Use QR codes to let friends use your home Wi-Fi easily

Create a "cheat sheet" like this to let friends access your Wi-Fi easily

When friends come to visit, it’s increasingly handy to let them connect their smartphones and tablets to your Wi-Fi network.  Whether they want to share amusing YouTube clips, download the latest and greatest apps/games you’ve been discussing or just access web and email, Wi-Fi usually makes it quicker than relying on the mobile phone network. There’s another benefit if they’ve got an iPhone/iPad and your house has an Apple TV as part of your audio/video setup. By connecting their Apple gadget to your network, they can beam their choice of music, videos or photos to your TV/hifi wirelessly using AirPlay. It’s really simple and makes media sharing much more immersive than passing someone’s iPhone or iPad around.

But there’s a problem. If you’ve secured your home Wi-Fi network, it’s protected with a strong password that needs to be entered on every device that connects to the network. The longer and more complex the password, the harder it is to type in on an iPhone/iPad. Wouldn’t it be great if there was a way of entering the password without having to type it in?  There is: QR codes. We used them last night when we had friends round for St Patrick’s Day dinner and they made light work of distributing my ridiculously complicated Wi-Fi password.

Just scan the QR code, choose "Copy Password" then paste it into the device's Wi-Fi settings

You’ve probably seen QR codes before.  QR codes are those square barcode things you’ve seen popping up on advertising posters.  They’re normally used to provide an easy way of entering web addresses into smartphones, but they can be used for lots of other types of information – including Wi-Fi network details.  To use them you simply open a QR code reader app, scan the QR code with your camera and then the phone decodes the information.

To help your guests get online, all you need to do is create a QR code that contains your Wi-Fi details, then print out a “cheat sheet” for your guests to use.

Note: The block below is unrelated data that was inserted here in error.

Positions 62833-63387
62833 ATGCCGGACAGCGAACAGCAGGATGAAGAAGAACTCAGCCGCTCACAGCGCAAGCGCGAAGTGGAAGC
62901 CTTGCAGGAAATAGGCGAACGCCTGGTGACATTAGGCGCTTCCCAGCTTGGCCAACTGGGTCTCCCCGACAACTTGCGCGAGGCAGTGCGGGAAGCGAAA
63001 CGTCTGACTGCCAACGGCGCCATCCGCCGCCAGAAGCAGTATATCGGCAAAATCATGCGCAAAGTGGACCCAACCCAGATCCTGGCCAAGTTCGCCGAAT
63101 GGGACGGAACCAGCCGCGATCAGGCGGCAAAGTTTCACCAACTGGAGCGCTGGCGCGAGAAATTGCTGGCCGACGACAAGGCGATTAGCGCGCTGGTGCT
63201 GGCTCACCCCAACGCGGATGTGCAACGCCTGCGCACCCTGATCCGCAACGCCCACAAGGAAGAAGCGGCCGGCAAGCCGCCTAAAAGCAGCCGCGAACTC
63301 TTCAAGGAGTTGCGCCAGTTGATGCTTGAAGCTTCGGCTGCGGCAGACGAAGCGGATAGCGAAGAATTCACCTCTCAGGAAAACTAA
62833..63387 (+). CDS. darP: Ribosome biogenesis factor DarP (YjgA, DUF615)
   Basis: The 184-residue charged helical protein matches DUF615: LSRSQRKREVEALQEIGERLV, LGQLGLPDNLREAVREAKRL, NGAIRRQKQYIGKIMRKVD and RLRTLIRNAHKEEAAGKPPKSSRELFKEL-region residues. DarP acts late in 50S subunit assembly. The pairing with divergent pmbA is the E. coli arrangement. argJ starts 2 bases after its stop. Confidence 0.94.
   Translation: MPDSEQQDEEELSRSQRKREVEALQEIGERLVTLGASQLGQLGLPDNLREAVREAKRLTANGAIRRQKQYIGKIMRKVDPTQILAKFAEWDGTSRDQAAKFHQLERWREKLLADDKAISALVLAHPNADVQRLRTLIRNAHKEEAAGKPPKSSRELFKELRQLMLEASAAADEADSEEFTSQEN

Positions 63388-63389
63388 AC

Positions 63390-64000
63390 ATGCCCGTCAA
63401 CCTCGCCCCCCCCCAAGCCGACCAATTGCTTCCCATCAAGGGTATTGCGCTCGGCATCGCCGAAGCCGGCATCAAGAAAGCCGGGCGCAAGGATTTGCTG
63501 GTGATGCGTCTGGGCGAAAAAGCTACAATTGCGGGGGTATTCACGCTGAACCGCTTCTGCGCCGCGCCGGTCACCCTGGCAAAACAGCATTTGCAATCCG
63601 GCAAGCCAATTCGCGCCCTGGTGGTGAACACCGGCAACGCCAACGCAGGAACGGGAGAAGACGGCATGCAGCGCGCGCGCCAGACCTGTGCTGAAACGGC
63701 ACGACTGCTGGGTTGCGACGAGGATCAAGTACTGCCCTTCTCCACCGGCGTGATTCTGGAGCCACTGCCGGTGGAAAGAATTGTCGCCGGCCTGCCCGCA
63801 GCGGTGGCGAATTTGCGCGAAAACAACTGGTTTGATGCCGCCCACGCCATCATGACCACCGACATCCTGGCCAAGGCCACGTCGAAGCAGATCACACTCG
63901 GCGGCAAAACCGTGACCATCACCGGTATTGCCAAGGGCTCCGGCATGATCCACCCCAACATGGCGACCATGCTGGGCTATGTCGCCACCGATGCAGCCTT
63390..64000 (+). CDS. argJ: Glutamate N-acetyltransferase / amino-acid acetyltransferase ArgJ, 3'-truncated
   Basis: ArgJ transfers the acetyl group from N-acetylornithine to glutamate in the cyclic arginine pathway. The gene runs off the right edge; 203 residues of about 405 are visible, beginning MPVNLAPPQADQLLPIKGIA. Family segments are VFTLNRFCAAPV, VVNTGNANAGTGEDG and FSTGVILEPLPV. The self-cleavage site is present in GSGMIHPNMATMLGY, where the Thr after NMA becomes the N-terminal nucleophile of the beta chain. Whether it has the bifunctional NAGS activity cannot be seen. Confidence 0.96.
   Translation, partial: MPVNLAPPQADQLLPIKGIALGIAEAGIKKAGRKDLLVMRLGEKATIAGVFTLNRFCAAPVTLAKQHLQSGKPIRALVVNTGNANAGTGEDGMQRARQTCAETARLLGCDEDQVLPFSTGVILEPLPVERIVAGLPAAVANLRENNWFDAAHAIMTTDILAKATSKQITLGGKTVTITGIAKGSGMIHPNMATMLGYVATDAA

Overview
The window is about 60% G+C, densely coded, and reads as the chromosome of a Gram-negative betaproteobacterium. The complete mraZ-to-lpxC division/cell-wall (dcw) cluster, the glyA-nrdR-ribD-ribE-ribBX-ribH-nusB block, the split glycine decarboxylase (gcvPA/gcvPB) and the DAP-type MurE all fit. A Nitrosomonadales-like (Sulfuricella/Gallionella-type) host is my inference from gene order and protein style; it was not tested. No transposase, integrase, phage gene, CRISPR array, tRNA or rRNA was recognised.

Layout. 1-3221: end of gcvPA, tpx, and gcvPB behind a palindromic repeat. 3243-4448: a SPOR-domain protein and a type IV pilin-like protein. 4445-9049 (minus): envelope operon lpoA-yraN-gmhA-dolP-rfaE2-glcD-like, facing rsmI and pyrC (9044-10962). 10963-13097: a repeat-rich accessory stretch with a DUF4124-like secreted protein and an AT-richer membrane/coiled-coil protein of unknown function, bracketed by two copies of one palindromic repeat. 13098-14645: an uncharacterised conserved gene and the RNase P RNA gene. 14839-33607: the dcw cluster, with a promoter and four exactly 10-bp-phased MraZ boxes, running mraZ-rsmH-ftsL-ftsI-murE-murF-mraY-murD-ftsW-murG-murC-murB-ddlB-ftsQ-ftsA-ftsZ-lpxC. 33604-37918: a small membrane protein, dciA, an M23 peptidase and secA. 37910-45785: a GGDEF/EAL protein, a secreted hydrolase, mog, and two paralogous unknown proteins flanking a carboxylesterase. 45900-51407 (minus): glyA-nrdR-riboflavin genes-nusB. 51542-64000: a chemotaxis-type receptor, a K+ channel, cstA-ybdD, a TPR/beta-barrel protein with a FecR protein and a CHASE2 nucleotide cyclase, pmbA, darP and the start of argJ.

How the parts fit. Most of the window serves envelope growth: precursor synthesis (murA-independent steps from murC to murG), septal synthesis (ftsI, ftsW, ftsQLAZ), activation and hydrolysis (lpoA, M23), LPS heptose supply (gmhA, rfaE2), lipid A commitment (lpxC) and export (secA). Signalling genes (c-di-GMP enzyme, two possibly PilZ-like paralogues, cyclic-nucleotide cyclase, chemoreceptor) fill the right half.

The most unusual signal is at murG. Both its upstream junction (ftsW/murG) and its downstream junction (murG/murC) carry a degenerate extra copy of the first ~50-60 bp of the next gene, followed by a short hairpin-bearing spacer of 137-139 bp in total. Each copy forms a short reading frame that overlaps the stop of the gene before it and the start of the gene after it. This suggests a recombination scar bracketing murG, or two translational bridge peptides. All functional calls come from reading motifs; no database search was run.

You can create your QR code here by choosing “WiFi Network” from the “Select a Code Action” drop-down: http://keremerkan.net/qr-code-and-2d-code-generator/

Once you’ve got your QR code, copy and paste it into your “cheat sheet”. Here’s a template for creating your own cheat sheet.

Does this approach help you? Any other suggestions for making this stuff easier? Please let me know in the comments.

4 thoughts on “Use QR codes to let friends use your home Wi-Fi easily

  1. You describe using a QR code to facilitate connecting an iPhone / iPad to a WiFi network. I’ve read in several places that Apple hasn’t exposed an API for such functionality, and hence it only works on Android. How did you get this to work with Apple? Would a QR WiFi code generated at: http://blog.qr4.nl/QR-Code-WiFi.aspx work with Apple now?

  2. Hello. To clarify step-by-step using an Apple iOS device:

    1. Open QR code reader and Scan QR code
    2. Tap “Copy Password to Clipboard” button (see screenshot)
    3. Go to Settings > Wi-Fi and connect to desired network
    4. Paste password when prompted

    This saves people from keying in a long/complex Wi-Fi password. I know the process is not fully automatic (i.e. the user needs to do more than just scan the QR code). As you rightly suggest, the connection can’t be fully automated until Apple provide support for that within iOS.

  3. A few questions about this process on iOS:
    1) After you scan the QR code, does the “WiFi Network” screen automatically show or is an additional user step needed to get it to do so?
    2) Do you actually need to type in the password – or does the device read it from the QR code?
    3) Does the “WiFi Network” screen actually display the WiFi password in clear text?

  4. @ Eliezer:
    1. Yes, the “WiFi Network” screen shows automatically, as soon as the QR code is decoded.
    2. No, you don’t need to type anything. The device reads the password from the QR code — which is the whole point of using a QR code and reader, of course.
    3. Yes, the password is displayed in cleartext, as shown in the illustration (where it says, “your-wifi-network-password”. The stuff in quotes will be the actual PW.

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